Real Life 'Budget Heroes' Tackle Federal Debt

Wednesday, November 23, 2011

Copies of the administrations 2012 Budget proposal at the Senate Budget Committee on February14, 2011 in Washington, DC. (Mark Wilson/Getty)

The Congressional "super committee" failed to reach a consensus about deficit reduction. But given a chance to tinker with the budget, ordinary Americans playing an online computer game called Budget Hero have made some big decisions. Users make decisions about spending in areas like defense, health care, Social Security, education and infrastructure and can see the effects.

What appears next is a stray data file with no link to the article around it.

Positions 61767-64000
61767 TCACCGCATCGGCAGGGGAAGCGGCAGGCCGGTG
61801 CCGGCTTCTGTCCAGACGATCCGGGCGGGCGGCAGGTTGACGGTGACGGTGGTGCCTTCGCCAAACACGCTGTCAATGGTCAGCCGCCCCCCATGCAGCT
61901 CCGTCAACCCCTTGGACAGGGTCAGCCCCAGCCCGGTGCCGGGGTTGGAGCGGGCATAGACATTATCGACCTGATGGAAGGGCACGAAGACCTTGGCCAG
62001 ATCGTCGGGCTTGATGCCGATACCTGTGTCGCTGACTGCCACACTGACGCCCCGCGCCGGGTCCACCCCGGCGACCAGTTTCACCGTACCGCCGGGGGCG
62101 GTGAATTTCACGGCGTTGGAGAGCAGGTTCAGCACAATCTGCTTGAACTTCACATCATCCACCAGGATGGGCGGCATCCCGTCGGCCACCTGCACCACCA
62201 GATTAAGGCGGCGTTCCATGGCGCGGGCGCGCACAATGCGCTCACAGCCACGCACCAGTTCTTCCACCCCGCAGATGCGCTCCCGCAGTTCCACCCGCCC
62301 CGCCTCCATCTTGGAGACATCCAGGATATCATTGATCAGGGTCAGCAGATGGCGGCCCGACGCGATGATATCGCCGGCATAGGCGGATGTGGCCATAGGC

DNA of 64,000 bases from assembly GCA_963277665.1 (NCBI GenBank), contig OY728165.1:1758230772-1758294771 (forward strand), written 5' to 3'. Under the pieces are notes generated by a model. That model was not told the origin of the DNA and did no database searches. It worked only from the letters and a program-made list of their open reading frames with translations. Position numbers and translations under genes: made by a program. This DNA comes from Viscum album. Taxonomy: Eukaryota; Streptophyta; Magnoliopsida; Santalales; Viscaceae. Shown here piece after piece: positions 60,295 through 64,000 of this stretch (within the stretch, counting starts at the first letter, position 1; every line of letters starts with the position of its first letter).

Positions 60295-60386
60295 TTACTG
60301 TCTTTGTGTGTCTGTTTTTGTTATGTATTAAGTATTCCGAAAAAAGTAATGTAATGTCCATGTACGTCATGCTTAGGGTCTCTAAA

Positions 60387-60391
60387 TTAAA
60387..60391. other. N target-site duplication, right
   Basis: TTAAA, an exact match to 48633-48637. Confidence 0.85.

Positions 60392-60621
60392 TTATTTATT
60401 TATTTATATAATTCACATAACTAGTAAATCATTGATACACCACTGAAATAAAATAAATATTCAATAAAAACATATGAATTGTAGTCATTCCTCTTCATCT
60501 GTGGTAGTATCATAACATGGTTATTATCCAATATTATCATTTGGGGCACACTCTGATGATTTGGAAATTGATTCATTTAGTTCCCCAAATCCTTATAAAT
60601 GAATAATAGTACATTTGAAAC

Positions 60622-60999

Budget Hero was launched in 2008, but over this summer, the debt ceiling crisis caused interest in the game to spike. Thousands of people logged on to to play — and many of them stayed to complete a short survey about their age, income bracket and political beliefs.

The game's makers then crunched the numbers and invited players to share their thoughts. The data collected from the game also paints an interesting picture of the real concerns of ordinary voters. Linda Fantin, director of network journalism and innovation at American Public Media and one of Budget Hero's creators, discusses the game.

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